"Not to say it's not a serious issue … it's a serious condition," he said of the events that came nearly a decade after similar incidents occurred in the F-22 Raptor.

In June, the 56th Fighter Wing at Luke halted operations for all F-35As there after pilots complained of hypoxia-related issues.

In succeeding days, the Air Force established initiatives to keep pilots safe when flying and to avoid experiencing symptoms -- shortness of breath, confusion, wheezing -- in-flight. Those initiatives include a backup oxygen system, wearable technology to monitor pilots' oxygen levels, and a restriction of how high pilots can take the craft.

The F-35s at Luke resumed flight that same month. A root cause has not been found.

During the stand-down, the Air Force Academy graduate said the pilot trainees were able to "get everything done on time."

"I luckily did not experience any hypoxia-like symptoms in any facet while I was training in the F-35 at Luke," he said, describing the changes as wearing "a helmet-mounted pulse ox[imeter] system that monitored our heart rate, our oxygen levels, and we also wore a finger-mounted one … to get two different readings," he said.

Burnside said the Air Force wanted duplicate monitors so maintenance technicians and medical professionals could decipher the "O2 readings from both sensors in order to try to find a diagnosis, pinpointing an exact time it happened … and therefore, you could dig into mission systems and look at, 'OK what is our oxygen supplying at this time [or this altitude]' as a way to gather more data."

He said any changes related to the F-35 were relayed to the trainee pilots immediately.

"It was extremely transparent to me, for any modification during this program -- whether that's in the jet or something [such as] the Autonomic Logistics Information System (ALIS)" or ejection seat weight restrictions, he said.

But flying was all that was on the 25-year-old pilot's mind.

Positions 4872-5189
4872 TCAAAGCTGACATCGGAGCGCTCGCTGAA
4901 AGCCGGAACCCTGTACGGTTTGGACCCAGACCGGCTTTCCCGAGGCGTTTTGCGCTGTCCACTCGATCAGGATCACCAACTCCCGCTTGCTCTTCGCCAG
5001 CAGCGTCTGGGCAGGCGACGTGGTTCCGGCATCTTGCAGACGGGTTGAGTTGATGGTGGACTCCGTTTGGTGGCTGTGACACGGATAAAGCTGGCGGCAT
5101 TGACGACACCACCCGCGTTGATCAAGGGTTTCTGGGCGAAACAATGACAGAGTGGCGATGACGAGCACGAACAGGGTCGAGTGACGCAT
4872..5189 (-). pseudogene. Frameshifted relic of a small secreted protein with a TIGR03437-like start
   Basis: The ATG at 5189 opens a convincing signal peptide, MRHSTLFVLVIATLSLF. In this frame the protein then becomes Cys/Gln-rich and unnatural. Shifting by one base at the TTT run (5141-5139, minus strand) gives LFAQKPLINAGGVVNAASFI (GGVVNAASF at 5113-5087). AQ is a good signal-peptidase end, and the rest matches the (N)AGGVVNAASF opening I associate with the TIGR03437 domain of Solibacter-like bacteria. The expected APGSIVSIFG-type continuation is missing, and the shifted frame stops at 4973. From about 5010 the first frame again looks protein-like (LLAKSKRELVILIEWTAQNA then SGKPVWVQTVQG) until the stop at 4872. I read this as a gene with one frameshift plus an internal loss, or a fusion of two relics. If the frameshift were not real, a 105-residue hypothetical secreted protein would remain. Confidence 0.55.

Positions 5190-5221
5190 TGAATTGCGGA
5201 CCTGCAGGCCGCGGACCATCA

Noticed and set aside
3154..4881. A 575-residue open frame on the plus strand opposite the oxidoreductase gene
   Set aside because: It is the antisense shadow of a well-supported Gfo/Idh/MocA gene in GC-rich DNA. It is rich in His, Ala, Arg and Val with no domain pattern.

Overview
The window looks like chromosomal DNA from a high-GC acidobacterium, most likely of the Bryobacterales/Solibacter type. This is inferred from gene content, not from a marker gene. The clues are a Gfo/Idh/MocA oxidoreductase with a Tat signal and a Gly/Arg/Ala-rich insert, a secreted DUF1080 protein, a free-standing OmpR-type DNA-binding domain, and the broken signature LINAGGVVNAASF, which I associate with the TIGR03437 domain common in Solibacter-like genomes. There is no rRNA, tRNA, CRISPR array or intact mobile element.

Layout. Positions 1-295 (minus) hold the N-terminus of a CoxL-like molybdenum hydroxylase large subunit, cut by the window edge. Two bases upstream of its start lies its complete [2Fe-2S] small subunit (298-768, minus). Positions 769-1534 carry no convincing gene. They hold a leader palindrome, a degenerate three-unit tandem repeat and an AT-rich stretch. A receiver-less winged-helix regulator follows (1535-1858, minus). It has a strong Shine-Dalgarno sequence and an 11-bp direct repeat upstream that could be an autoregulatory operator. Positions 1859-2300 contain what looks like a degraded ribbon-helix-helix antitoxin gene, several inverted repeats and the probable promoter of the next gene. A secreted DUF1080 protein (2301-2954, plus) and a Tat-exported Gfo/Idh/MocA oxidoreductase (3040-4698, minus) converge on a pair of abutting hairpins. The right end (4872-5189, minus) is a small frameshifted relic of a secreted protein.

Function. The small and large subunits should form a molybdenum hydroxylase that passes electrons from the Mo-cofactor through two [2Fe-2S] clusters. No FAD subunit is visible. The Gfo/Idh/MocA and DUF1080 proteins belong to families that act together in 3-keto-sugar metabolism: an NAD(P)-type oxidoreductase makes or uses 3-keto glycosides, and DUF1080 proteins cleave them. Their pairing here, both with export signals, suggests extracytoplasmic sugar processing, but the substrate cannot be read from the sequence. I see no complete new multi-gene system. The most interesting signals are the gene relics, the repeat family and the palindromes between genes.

Integrated Flights

Starting out in the fifth-generation F-35, Burnside said he didn't fully understand what fourth-gen fighters could bring to the table.

That changed when the trainee pilots integrated with the Arizona-based 309th Fighter Squadron, the "Wild Ducks F-16 squadron."

"I hadn't seen one airborne before," he said of the F-16s.

"I went straight from pilot training to the F-35, so it's quite a quantum leap in terms of understanding mission systems, weapons systems and integration," Burnside said.

The pilots also worked with local air tanker units flying with them for exercises.

"It's kind of cool to see another airplane that's unlike your kind of airplane flying out there right next to you," he said.

The weapons school at Nellis provided simulated exercises for the F-35 pilots, including teaching them how best to work with electronic attack or command and control aircraft such as the E-8 Joint Surveillance Target Attack Radar System (JSTARS), the E-3 Airborne Warning and Control System (AWACS) or the EA-18G Growler, he said.

The F-16s and F-35s from the 62nd Fighter Squadron, the 61st’s sister squadron, at Luke sometimes acted as "red air" sorties during their training.

"It was meant to push us to a point where [we] didn't understand what was going on many times in an effort to push you harder than you needed to be pushed," Burnside said.

What's Next

Burnside and his five classmates are headed to the 34th Fighter Squadron at Hill Air Force Base, Utah -- one of four U.S. F-35A locations.

"I know we have some stuff planned for the future -- theater security packages -- but I can't really speak to that," he said.

In April, a handful of the Lockheed Martin Corp.-made fifth-generation stealth fighters flew overseas to Europe for several weeks in the aircraft's first training deployment to the continent.

In recent months, Air Force officials have said they plan an F-35 theater security package rotation, or TSP, to the Asia-Pacific region. Such a rotation includes forward-deployed aircraft and units that conduct missions across the continent over six months to reassure allies.

Burnside added, "We do expect to busy, and we do expect to be on the move quite a bit."

The next B-course training is already underway at the 62nd Fighter Squadron. The 61st will get its next batch of airmen in September, Burnside said.

Burnside said he got the urge to become a pilot after watching the movie "Top Gun," even though it's about Navy pilots. But of course, that wasn't reason enough.

Flying "only appeals to some people. I wanted to fly, and I thought this was a great way to get to a fighter jet," he said of the F-35 program.

"It's long days, it's busy days … it's not an easy job," Burnside said. "But it's rewarding. I found myself in an organization where [pilots] have the ability to impact … the world on a global, strategic level. And I think that's a pretty humbling thing."

-- Oriana Pawlyk can be reached at Follow her on Twitter at @Oriana0214.